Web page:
UN apologizes for Haiti cholera and calls for US$400 million to address crisis

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Secretary-General Ban Ki-moon visits temporary shelter for victims of Hurricane Matthew in Les Cayes. UN Photo/Eskinder Debebe (file photo)

The United Nations has apologized for its response to the cholera outbreak in Haiti that claimed more than 9,000 lives and has pledged to provide both immediate and long-term support for those affected.

Over the last six years, cholera has afflicted nearly 800,000 people on the Caribbean island.

Daniel Dickinson has more details

Speaking at the UN on Thursday, the Secretary-General, Ban Ki-moon apologized for the loss of life and suffering caused by the cholera outbreak in Haiti.

"On behalf of the United Nations, I want to say very clearly: we apologize to the Haitian people. We simply did not do enough with regard to the cholera outbreak and its spread in Haiti. We are profoundly sorry for our role."

He added that the outbreak had cast a "shadow on the relationship" between the United Nations and the people of Haiti.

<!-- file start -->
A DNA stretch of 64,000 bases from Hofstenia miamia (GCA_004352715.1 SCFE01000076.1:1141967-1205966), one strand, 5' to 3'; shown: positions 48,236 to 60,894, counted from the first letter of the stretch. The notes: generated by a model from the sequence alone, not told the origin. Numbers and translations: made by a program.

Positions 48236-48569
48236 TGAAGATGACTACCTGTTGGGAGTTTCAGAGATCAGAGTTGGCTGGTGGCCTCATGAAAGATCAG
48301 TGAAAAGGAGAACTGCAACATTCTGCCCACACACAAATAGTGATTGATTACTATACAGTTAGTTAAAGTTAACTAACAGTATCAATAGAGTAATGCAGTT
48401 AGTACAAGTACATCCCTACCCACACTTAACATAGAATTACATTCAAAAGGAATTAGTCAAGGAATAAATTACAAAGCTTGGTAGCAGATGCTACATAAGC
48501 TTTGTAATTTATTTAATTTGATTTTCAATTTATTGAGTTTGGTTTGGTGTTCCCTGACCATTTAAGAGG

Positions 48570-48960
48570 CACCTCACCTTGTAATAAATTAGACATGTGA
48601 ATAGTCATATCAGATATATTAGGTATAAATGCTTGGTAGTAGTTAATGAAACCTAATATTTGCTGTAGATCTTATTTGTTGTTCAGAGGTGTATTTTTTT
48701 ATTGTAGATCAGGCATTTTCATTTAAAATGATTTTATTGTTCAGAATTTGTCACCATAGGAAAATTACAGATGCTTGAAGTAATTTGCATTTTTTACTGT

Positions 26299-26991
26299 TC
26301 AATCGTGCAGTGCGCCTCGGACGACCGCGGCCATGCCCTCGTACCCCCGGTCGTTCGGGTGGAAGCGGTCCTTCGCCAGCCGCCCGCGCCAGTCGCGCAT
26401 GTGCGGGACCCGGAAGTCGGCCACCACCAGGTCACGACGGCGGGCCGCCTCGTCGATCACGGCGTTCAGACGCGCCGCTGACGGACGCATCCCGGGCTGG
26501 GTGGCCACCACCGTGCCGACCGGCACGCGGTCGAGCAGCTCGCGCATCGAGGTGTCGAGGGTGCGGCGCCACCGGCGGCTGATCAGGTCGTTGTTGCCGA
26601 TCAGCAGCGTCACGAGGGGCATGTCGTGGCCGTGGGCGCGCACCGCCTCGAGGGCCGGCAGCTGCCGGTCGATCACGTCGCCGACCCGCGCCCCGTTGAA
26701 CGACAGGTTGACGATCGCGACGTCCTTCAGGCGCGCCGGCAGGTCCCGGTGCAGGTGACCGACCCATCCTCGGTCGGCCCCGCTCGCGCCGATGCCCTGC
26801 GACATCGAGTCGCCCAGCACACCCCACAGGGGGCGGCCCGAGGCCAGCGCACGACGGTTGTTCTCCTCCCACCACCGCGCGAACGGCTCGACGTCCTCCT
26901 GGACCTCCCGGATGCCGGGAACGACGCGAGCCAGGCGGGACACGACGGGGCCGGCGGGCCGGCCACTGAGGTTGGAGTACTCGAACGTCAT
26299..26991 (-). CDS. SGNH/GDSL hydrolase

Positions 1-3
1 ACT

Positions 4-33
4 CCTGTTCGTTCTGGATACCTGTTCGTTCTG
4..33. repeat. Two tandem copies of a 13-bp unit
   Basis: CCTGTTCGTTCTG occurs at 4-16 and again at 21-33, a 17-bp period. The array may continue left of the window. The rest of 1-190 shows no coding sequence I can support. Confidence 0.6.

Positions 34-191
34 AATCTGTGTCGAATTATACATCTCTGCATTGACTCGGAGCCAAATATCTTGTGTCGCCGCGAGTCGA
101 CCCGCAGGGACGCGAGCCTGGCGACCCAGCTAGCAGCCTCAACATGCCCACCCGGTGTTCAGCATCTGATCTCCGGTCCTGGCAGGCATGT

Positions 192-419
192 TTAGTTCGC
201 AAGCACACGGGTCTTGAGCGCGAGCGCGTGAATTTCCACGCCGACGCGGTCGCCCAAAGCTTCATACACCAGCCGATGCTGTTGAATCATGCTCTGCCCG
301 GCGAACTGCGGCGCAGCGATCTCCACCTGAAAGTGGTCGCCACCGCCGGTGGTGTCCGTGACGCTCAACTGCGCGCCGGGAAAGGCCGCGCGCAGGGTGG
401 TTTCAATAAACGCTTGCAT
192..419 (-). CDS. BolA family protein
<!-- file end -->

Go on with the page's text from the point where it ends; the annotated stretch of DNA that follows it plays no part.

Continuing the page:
"It is a blemish on the reputation of UN peacekeeping and the Organization world-wide. For the sake of the Haitian people, but also for the sake of the United Nations itself, we have a moral responsibility to act. And we have a collective responsibility to deliver."

The overall incidence of the disease has been reduced by approximately 90 per cent since its peak in 2011, but Mr Ban said cholera "continues to take a heavy toll on the Haitian people."

The UN has asked international donors for US$400 million to fund what it has called a two-track response.

It will include a substantially intensified effort to respond to, and reduce, the incidence of cholera in Haiti.

At the same time, the UN is intensifying support to the Haitian Government in building sound water, sanitation and health systems, to serve as the "best long-term defence" against cholera and other water-borne diseases.

Daniel Dickinson, United Nations

Duration: 1’36″

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